Posted August 22, 2019
Most educators have heard that phonemic awareness (PA) is important for reading. However, it is often not clear why. Most readers were never taught PA, yet they are good readers. Some advocates of phonics instruction as well as advocates of balanced literacy downplay the importance of PA for reading instruction. Still other educators are puzzled by the concept of “advanced PA.”
In this free hour long webinar, Dr. David Kilpatrick, author of Essentials of Assessing, Preventing, and Overcoming Reading Difficulties, will discuss how and why highly developed PA skills (i.e., “phonemic proficiency”) are a characteristic of skilled readers, whether a student is taught it or not. By contrast, struggling readers do not develop these skills without direct intervention.
Join this webinar to learn the key factors that link phonological skills and word-level reading. Register now.
Can’t make the live webinar? No problem! Go ahead and register and we’ll send you a recording to listen to at your convenience.
Posted August 18, 2019
Enhance your practice with CORE’s 2019-20 free professional learning webinars. From evidence-based practices to help ELs succeed to deep dives into assessing dyslexia and teaching math, it’s a convenient and free way to build your skills. Please share these webinars with your team. Everyone is welcome!
Posted July 18, 2019
The Consortium on Reaching Excellence in Education (CORE) is pleased to announce that we are now an Alliance Partner with The Reading League. CORE’s commitment to sharing with educators evidence-based research on the best ways to teach children to read and helping them implement these instructional practices aligns with The Reading League’s mission to advance the awareness, understanding and use of evidence-based reading instruction.
Posted June 18, 2019
Congratulations to Ann Leon, a member of CORE’s Educational Services Team, for being awarded the California Reading & Literature Project: John Shefelbine Award for Leadership in Literacy. Ann is a 2019 CSU Sacramento Region recipient along with Johanna Kirkman, co-director of the California Reading & Literature Project.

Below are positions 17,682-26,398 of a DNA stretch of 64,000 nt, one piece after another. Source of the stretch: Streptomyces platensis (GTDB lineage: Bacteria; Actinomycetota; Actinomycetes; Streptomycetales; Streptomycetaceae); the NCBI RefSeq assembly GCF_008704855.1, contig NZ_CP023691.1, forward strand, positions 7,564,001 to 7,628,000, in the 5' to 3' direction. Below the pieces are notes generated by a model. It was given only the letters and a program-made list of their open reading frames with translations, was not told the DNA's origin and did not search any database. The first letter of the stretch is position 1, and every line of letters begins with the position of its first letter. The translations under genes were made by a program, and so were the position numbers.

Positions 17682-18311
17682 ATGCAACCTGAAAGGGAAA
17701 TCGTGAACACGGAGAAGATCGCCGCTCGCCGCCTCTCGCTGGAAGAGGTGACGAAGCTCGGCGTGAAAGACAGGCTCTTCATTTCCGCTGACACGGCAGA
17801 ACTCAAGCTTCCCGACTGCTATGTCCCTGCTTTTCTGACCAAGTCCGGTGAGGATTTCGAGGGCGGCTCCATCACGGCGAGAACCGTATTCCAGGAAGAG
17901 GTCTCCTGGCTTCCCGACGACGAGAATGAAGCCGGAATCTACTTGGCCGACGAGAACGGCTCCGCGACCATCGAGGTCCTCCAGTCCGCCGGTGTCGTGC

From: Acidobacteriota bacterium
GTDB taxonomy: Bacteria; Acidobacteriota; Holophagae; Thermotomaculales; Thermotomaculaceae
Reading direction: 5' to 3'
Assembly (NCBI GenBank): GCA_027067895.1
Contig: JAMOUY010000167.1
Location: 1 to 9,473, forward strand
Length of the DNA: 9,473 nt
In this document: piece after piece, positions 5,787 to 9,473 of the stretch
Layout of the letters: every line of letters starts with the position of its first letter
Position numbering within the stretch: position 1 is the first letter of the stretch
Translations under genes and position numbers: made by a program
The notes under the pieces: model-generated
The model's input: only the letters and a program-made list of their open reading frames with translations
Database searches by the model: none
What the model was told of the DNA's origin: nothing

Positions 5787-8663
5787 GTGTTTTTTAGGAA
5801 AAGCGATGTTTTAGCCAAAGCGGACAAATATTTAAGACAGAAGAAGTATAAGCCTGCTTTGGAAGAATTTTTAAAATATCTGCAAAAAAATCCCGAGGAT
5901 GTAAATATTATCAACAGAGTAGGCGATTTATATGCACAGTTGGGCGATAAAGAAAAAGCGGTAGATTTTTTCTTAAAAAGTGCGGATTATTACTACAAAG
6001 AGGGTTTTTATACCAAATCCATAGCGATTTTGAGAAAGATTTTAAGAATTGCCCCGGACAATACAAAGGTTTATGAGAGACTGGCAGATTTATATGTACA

In addition to 20 years as an elementary teacher, Ann has spent 19 years in the roles of intervention teacher, reading specialist, instructional coach, BTSA (beginning teacher) support provider, assistant principal, and literacy consultant. Ann had the privilege to learn from and work closely with the late John Shefelbine, lead author of SIPPS (Systematic Instruction in Phonological Awareness, Phonics, & Sight Words, © 2001, 2007, 2014) from 2000 to 2016. Her own growth and dedication evolved into supporting principals and teachers in professional learning – making instructional shifts toward powerful reading instruction by identifying and using Scientifically-Based Reading Research methods and programs, deepening teacher knowledge in their current practice, and utilizing a lesson study approach in working with students to support teachers.
We are proud of the work Ann does with educators across the country as a CORE Educational Services Consultant and are thrilled that she has achieved this honor.
Posted April 30, 2019
In this edition of the Academic Quarterly, we step back in time to Fall 2014 where we first published the following Reading Expert article. We believe the information is still very relevant in light of the current calls for standards-based curriculum and equity for all students. With that in mind, we resurface the article about the California ELA/ELD Framework. This article, written by those involved with developing the Framework, describes its unique features and design to support all students, especially English learners. With the high expectations of the Common Core State Standards and other state standards, it is important to revisit the notion that standards themselves are not a curriculum. The powerful statement in the introduction, “the absence of such efforts to move from the standards themselves to a coherent and sequenced curriculum will hamper many states and local district common core implementation efforts” reminds us again that we need to think beyond loosely designed Units of Study. Instead, we need to think about implementing effective curriculum that teachers do not have to create, but can use as a tool to provide high quality teaching.
The Marvelous Mathematician article focuses on incorporating explicit instructional techniques into both direct instruction math lessons and inquiry-based math lessons.
Finally, the Leadership Corner also steps back into time where we revisit the importance of an effective MTSS plan for secondary students who are struggling. Although an effective, standards-based Tier 1 curriculum is very important, it alone will not be enough for students who are struggling.
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